The nation’s soybean crop keeps growing. Fortunately for soybean farmers, so does demand, according to industry analysts and government reports released Oct. 12.
“I’ve seen so much excitement and interest from around the world about our products,” said Iowa Soybean Association president Rolland Schnell, who farms near Newton. “International and domestic demand for soybeans, meal and oil continues to grow because buyers understand we have a high quality product that can be delivered on time. That gives me faith sales will stay strong and prices will increase.”
U.S. soybean production is forecast at an all-time high 4.27 billion bushels, according to the October U.S. Department of Agriculture (USDA) "Crop Production" Report. This is 2% higher than last month and 9% higher than last year’s record harvest.
Soybean yields nationwide, due to near ideal growing conditions in much of the Midwest, are expected to average a record 51.4 bushels per acre, the report said. This is nearly 1 bushel more than last month’s estimate and 3.4 bushels above last year.
“I’m seeing everything from astonishing to good yields and good quality, as well,” Schnell said.
Luckily for soybean farmers, analysts say demand is nearly matching production.
“For soybeans, we’re on a record pace to get things sold,” said Al Kluis, owner of Kluis Commodities of Wayzata, Minnesota.
U.S. Soybean exports for 2016/17 are projected to exceed 2 billion bushels for the time, according to the USDA "World Agricultural Supply and Demand Estimates" (WASDE) Report. That’s a 40-million-bushel increase from last month.
The domestic soybean crush is forecast at a record 1.95 billion bushels, unchanged from last month, the WASDE Report indicates. Ending stocks for 2016/17 are estimated at 395 million bushels, data has shown.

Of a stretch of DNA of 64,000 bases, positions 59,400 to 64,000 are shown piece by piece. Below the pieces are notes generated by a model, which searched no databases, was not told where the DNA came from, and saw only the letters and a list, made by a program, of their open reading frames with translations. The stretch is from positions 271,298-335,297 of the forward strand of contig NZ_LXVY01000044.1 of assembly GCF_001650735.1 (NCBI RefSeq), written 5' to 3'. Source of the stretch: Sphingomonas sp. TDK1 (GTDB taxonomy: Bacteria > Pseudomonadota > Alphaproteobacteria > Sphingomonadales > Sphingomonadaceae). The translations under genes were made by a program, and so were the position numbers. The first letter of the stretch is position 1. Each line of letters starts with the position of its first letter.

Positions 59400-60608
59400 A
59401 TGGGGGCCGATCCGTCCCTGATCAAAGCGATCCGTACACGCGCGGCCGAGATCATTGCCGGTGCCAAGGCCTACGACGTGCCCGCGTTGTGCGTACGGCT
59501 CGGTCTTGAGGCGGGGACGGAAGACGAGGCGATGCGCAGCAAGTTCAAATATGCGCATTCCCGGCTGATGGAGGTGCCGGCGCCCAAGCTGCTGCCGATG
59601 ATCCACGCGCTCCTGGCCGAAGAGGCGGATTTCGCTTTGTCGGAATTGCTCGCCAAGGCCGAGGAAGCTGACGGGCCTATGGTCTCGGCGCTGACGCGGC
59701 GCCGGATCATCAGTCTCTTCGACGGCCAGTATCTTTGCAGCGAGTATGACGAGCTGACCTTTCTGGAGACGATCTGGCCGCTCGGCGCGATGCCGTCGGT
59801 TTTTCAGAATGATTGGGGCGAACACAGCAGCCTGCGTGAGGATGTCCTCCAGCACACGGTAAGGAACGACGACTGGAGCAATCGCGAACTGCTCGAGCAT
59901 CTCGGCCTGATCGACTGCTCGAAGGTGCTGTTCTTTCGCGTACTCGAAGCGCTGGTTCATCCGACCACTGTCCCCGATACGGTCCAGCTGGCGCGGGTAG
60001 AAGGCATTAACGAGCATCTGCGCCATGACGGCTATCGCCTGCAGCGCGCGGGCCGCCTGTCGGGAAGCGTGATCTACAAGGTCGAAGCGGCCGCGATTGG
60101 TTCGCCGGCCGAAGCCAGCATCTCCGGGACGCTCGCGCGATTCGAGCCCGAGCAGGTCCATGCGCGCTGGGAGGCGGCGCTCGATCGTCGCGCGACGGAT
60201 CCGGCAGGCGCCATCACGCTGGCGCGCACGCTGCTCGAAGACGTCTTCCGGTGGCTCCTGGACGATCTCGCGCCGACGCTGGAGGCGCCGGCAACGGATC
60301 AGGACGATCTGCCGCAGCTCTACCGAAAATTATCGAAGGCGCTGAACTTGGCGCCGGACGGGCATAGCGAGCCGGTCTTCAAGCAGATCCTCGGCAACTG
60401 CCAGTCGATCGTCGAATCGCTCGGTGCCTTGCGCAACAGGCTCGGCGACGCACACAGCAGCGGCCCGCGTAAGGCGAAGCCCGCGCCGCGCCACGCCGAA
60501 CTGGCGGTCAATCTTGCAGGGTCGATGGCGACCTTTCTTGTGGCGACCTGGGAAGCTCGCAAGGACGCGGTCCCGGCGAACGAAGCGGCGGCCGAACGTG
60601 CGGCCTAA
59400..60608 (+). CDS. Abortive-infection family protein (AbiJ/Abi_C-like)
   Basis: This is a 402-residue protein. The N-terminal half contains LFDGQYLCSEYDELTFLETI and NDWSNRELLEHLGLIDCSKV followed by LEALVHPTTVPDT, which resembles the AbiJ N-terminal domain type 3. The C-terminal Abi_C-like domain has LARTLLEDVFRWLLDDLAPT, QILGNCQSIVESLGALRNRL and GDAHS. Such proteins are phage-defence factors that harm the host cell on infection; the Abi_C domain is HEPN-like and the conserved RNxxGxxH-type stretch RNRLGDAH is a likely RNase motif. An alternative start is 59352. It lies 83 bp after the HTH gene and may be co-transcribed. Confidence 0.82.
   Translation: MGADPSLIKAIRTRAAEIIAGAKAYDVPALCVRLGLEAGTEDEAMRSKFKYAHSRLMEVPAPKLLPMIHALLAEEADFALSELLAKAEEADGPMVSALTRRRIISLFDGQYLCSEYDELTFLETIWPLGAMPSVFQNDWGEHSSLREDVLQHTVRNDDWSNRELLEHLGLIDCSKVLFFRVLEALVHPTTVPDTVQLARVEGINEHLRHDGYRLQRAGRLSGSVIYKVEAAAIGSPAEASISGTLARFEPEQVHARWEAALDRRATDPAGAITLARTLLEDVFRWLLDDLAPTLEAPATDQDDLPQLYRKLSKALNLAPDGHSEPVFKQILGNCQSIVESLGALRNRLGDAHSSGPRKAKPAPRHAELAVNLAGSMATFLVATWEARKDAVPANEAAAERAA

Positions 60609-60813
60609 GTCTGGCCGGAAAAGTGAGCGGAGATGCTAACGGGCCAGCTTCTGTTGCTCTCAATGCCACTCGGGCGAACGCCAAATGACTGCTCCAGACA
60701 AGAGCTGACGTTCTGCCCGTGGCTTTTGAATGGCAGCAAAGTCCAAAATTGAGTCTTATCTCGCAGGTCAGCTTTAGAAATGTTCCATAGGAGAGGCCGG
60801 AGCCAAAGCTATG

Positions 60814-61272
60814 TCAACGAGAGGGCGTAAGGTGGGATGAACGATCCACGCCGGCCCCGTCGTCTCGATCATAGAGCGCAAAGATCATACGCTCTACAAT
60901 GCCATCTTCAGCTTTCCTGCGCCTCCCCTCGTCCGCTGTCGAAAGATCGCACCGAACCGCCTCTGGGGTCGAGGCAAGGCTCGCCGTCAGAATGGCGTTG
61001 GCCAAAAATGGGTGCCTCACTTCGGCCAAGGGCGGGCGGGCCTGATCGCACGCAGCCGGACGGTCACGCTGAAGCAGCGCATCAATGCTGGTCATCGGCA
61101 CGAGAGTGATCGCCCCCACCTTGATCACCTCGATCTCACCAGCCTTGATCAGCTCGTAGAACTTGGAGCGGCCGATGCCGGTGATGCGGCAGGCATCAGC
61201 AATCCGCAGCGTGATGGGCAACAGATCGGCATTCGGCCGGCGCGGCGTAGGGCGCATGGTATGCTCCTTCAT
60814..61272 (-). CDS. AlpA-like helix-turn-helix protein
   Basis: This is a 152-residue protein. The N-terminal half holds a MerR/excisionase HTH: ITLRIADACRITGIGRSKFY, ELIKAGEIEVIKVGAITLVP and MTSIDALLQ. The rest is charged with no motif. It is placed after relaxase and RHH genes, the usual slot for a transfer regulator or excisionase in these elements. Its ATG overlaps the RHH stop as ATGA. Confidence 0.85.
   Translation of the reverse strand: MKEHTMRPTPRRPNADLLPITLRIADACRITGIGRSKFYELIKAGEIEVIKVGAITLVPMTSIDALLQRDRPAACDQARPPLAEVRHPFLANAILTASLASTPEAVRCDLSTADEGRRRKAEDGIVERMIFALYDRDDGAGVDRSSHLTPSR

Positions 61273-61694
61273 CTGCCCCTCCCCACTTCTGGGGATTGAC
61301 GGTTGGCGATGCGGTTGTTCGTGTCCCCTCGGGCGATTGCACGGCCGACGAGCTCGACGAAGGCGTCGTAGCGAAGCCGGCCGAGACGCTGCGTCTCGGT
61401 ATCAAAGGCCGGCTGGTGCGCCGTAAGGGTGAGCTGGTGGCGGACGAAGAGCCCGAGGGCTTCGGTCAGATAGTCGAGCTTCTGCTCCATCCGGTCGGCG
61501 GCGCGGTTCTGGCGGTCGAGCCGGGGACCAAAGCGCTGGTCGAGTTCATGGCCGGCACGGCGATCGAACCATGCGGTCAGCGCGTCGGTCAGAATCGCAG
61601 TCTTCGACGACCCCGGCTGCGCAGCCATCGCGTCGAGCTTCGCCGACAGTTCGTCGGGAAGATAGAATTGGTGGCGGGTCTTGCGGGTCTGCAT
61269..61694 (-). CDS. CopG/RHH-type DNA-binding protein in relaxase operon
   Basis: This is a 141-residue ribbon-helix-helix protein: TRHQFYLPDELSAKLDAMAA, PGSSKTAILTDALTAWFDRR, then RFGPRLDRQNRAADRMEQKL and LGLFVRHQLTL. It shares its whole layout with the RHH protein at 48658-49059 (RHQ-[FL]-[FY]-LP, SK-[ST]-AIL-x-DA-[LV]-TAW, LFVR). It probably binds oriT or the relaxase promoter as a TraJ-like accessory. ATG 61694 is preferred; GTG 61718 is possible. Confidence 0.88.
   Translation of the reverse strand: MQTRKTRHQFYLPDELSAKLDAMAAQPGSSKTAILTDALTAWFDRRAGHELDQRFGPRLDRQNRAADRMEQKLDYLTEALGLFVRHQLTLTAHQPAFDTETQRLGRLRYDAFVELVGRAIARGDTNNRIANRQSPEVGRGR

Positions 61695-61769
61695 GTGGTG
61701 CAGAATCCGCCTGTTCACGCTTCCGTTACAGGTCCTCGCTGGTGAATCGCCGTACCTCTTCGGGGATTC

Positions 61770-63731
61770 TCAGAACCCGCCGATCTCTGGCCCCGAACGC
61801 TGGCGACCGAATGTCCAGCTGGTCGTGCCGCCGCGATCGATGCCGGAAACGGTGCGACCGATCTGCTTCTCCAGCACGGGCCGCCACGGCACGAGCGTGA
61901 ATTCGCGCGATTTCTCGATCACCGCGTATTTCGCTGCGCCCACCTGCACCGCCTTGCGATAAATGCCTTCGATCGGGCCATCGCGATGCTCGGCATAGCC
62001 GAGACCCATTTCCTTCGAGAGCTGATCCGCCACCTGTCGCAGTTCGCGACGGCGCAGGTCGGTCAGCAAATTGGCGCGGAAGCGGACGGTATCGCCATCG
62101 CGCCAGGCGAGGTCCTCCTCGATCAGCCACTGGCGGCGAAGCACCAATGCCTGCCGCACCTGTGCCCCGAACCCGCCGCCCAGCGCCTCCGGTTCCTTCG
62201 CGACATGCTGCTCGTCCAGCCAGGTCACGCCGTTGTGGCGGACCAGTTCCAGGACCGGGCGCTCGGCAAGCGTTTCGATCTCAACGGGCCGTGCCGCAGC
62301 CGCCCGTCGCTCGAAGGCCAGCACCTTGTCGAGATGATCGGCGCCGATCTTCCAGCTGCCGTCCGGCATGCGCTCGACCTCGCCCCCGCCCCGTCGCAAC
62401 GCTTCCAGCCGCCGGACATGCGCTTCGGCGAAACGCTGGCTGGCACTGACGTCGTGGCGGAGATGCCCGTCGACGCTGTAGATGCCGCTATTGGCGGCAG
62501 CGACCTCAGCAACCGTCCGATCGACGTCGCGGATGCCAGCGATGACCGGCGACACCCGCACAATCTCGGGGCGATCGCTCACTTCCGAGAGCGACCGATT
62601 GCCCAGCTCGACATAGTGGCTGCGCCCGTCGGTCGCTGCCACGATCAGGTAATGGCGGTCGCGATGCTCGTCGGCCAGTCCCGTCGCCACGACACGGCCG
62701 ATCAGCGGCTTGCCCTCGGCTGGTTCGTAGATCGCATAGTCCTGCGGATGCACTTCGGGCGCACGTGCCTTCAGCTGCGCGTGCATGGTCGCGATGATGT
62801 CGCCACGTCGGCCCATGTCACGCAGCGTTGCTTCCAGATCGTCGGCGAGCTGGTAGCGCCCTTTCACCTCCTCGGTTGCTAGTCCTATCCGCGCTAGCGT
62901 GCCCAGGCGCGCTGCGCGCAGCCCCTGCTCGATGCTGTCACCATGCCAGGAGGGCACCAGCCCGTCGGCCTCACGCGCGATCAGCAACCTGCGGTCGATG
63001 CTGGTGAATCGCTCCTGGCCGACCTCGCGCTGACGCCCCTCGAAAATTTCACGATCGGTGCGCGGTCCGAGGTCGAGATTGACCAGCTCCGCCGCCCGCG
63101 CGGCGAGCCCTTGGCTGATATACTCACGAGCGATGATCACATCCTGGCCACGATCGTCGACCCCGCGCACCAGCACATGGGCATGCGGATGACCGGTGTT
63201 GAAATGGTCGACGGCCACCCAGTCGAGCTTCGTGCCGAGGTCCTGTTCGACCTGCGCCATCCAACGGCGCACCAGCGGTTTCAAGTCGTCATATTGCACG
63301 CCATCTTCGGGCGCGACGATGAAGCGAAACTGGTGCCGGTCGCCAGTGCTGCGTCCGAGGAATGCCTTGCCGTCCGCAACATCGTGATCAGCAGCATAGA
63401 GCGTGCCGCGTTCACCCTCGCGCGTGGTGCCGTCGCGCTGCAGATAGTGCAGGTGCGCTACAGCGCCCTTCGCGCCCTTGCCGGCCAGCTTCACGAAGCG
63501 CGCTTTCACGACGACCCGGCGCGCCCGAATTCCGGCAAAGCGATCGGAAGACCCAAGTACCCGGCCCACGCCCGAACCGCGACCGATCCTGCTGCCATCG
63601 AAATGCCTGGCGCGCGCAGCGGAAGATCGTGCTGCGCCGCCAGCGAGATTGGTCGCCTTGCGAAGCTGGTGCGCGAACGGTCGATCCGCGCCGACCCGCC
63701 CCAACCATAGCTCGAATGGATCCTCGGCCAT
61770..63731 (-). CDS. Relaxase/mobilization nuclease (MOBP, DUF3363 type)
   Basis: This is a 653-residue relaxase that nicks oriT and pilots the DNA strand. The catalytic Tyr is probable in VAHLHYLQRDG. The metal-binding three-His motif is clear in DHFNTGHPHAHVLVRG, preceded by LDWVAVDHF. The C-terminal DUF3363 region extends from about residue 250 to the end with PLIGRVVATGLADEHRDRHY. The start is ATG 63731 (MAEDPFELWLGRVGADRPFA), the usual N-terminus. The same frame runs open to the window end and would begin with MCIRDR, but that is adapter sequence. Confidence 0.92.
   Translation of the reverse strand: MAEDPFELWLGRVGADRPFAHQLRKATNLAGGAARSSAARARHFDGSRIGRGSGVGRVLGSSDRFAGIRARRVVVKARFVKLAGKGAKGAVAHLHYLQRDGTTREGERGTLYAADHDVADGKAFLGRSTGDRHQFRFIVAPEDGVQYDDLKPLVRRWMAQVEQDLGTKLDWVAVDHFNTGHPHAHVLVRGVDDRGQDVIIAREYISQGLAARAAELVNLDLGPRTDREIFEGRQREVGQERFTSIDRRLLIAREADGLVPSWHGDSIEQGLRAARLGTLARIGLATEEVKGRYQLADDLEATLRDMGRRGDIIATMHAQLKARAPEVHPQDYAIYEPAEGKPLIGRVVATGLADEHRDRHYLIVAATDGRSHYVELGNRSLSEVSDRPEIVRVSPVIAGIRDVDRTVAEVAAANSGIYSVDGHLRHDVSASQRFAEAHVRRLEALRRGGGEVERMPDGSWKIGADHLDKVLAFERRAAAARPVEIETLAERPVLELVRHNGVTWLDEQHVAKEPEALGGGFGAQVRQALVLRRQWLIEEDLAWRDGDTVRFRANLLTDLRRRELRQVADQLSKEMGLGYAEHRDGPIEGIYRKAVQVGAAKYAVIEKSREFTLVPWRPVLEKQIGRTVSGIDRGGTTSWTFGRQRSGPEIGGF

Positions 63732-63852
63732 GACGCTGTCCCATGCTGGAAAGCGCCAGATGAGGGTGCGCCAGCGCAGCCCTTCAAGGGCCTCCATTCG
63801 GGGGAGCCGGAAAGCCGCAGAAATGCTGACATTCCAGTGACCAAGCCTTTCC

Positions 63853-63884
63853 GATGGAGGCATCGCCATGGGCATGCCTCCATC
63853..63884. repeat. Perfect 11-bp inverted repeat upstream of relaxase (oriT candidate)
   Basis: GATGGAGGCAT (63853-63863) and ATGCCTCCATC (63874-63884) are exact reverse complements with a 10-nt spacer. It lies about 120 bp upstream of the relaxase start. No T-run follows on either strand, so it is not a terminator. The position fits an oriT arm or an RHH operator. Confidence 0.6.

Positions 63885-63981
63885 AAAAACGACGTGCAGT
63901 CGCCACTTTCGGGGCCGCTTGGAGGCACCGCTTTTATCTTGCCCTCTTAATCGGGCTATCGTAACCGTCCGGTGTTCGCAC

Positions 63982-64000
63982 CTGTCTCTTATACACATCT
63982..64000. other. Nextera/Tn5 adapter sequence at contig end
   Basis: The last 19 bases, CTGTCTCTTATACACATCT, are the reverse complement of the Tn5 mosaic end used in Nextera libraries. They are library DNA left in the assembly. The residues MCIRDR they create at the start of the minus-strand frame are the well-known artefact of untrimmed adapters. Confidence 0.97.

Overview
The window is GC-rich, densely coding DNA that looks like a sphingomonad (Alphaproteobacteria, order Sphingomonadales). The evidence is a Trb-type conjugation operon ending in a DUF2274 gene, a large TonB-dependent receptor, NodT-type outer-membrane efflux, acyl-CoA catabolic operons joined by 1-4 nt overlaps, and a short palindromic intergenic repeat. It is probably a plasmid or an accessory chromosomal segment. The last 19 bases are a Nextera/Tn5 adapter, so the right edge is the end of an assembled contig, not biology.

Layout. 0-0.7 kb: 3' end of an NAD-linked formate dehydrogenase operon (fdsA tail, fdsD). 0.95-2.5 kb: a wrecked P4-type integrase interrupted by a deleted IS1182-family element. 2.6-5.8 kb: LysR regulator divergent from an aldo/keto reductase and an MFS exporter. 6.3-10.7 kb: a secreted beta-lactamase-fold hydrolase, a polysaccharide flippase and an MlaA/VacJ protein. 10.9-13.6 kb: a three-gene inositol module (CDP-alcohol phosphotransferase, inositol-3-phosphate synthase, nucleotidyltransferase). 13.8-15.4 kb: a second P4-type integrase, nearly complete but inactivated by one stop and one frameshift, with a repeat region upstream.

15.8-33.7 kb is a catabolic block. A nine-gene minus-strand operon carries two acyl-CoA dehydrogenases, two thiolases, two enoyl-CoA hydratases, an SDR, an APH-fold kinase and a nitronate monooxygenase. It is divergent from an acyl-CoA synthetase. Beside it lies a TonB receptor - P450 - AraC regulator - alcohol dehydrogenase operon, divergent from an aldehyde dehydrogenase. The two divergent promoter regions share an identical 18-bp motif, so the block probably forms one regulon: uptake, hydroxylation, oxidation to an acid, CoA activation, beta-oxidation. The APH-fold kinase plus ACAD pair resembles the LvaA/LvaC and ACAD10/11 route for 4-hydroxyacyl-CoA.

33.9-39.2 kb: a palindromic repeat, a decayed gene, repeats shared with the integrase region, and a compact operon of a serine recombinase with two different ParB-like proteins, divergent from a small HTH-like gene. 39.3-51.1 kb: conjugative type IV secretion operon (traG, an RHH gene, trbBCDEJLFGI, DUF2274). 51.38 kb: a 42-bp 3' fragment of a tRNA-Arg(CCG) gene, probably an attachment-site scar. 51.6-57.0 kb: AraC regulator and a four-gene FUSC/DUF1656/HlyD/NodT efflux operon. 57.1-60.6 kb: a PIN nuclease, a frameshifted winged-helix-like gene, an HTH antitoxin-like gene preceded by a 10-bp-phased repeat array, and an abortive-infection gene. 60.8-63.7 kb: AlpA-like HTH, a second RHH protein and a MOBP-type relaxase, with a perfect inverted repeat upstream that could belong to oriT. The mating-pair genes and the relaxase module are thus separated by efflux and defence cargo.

Even though ending stock estimates for the current marketing year increased 30 million bushels from last month and are nearly double last year’s final tally, industry experts don’t consider them highly burdensome given strong sales.
“It’s the first year we’ve produced a 4-billion-bushel crop and the first time more than 4 billion bushels will be used,” Kluis said.
The favorable stocks-to-use ratio is one reason soybean prices haven’t hit rock bottom after three record crops in a row, industry officials say. Prices are projected at $8.30-9.80 per bushel, according to government estimates.
ISA Market Development Director Grant Kimberley said there’s plenty of reasons for soybean farmers to be optimistic. A record number of soybean buyers visited Iowa this fall and several of the largest soybean processors in China, the world’s largest importer of beans, will ink purchase agreements Friday during the World Food Prize in Des Moines.
“Demand is increasing,” Kimberley said. “The Chinese have plans to move 70 million citizens into the middle class in five to 10 years. They are going to eat more eggs, milk and meat that will require more soybeans to produce.”